Am leaving shortly for 12 days in Pretoria, where Peace Corps HQ is, for “IST,” or in-service training that always happens after a training group’s first 90 days, after PST — pre-service training. We are supposed to have spent the 90 days conducting a “community needs assessment,” getting to know our communities, our neighbors, what the needs are, settling in, interviewing people, etc. PC calls it the “community integration period,” while cynical volunteers call it “lockdown,” since you’re supposed to remain in your village, except for occasional trips to one’s “shopping town” for supplies.
My CNA is 15 pages long, typed, single spaced. I have no idea how it will compare to those of my fellow volunteers. My supervisor, Nonhlanhla, declared it “brilliant” when I had her read it, but I doubt it’s brilliant! Being a writer I have pretty high standards. It’s a decent job but, but not brilliant!
A lot of the information in my report comes from the municipality’s own 5-year (2012-2016) planning document. The municipality is completely rural, with no cities or townships, and has 32 identified villages, as well as six “traditional tribal authorities.” It is honest in its assessment: “The municipality, like others in the country, is faced with a variety of challenges, including inadequate access to basic services, inadequate transport system, high levels of illiteracy, poverty, unemployment, the HIV/AIDS epidemic, and insufficient resources for infrastructure development.” It identifies education and health, economic development, and infrastructure development and basic service delivery as its highest priorities for the next 5 years.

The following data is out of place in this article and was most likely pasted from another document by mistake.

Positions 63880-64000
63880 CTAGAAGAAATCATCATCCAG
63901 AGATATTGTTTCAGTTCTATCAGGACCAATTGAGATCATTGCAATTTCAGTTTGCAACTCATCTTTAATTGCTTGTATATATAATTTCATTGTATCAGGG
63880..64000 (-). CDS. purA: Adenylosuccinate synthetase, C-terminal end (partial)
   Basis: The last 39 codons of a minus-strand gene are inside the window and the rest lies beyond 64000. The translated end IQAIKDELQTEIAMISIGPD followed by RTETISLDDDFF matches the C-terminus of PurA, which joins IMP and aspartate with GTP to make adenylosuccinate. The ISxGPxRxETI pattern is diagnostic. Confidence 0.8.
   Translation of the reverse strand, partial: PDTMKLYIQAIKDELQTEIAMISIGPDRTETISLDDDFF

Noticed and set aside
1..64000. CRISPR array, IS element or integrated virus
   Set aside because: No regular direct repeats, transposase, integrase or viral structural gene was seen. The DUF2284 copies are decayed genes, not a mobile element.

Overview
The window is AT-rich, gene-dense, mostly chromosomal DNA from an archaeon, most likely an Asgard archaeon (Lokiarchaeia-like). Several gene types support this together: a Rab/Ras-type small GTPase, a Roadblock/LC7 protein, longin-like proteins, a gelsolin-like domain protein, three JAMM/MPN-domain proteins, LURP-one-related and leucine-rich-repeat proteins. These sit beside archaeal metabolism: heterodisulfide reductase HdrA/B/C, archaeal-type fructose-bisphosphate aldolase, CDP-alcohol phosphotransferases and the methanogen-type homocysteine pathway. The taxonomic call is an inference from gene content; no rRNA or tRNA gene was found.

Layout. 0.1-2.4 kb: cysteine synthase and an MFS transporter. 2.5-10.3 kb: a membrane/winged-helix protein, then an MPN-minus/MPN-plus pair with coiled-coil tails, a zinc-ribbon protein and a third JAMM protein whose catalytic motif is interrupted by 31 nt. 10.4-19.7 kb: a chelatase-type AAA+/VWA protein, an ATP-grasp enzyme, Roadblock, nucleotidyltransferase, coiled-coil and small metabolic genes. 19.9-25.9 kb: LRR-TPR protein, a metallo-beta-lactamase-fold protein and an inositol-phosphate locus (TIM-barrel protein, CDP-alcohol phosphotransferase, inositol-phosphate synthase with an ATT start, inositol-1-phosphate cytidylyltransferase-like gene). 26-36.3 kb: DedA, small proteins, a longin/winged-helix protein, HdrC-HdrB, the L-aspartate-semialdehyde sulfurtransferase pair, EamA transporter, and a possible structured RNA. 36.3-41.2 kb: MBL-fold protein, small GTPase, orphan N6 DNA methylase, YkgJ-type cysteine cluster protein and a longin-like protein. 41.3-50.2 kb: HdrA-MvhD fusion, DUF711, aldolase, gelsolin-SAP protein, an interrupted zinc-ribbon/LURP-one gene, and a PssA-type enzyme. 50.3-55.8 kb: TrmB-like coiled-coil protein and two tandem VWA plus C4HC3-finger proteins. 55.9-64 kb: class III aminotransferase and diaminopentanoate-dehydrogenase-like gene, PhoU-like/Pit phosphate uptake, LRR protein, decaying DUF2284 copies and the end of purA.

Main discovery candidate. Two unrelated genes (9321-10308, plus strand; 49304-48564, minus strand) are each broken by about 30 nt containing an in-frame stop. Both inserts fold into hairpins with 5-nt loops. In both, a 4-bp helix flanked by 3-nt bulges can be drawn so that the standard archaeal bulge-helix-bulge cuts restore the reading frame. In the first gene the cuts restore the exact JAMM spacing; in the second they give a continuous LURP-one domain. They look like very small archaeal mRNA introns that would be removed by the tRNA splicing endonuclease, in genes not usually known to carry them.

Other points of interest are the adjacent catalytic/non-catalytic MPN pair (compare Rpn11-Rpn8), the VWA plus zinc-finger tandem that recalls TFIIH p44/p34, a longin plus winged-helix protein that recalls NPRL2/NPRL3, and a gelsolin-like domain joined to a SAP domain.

The municipality has 140,700 people — roughly the same population as my home town, Eugene, OR — and about 140,500 of those are black; 200 are “colored,” which is not a bad term here (it refers to those who are of Indian descent), and a few whites, none of whom, but me, seem to live in my collection of 20 or so villages. The rest are spread out, it would appear, on the distant side of the municipality.
Other issues, identified at the district level (a bunch of municipalities make up a district), are orphans and vulnerable children, youth and children in trouble with the law, “youth exposed to trauma,” abused women and children, substance abuse, “widows, divorced and disabled rural women,” the indigent and the homeless, “granny- and child-headed households,” and “unskilled, unemployed and retrenched youth, including school dropouts, ex-combatants and ex-prisoners.” The local area is expected to take these issues into account as well, along with provincial issues identified, in its planning. Developing decent housing for people — human settlement is the official term — is also a priority. Hmm. Sounds to me like the issues are similar to those in the U.S., including Lane County, Oregon, though it may be worse here.
Regarding health, the local government says: “Primary health care remains one of our focused areas. . . . We managed with the assistance of various stakeholders . . . to develop 5 clinics and 22 mobile clinics,” but more are needed. The main clinic has 6,000 visits a month, about 225 per day. One local program manager of an NGO that I interviewed made a direct connection between the high HIV rate and unemployment: “Lack of jobs means that people are free to have sex every day and there are many more opportunities to practice unsafe sex, which leads to a higher rate.” I’ve been unable to tie down an official unemployment rate, but it’s variously estimated at 50-89%. The HIV rate in the most significant demographic, adults aged 18-40, approaches 35+%.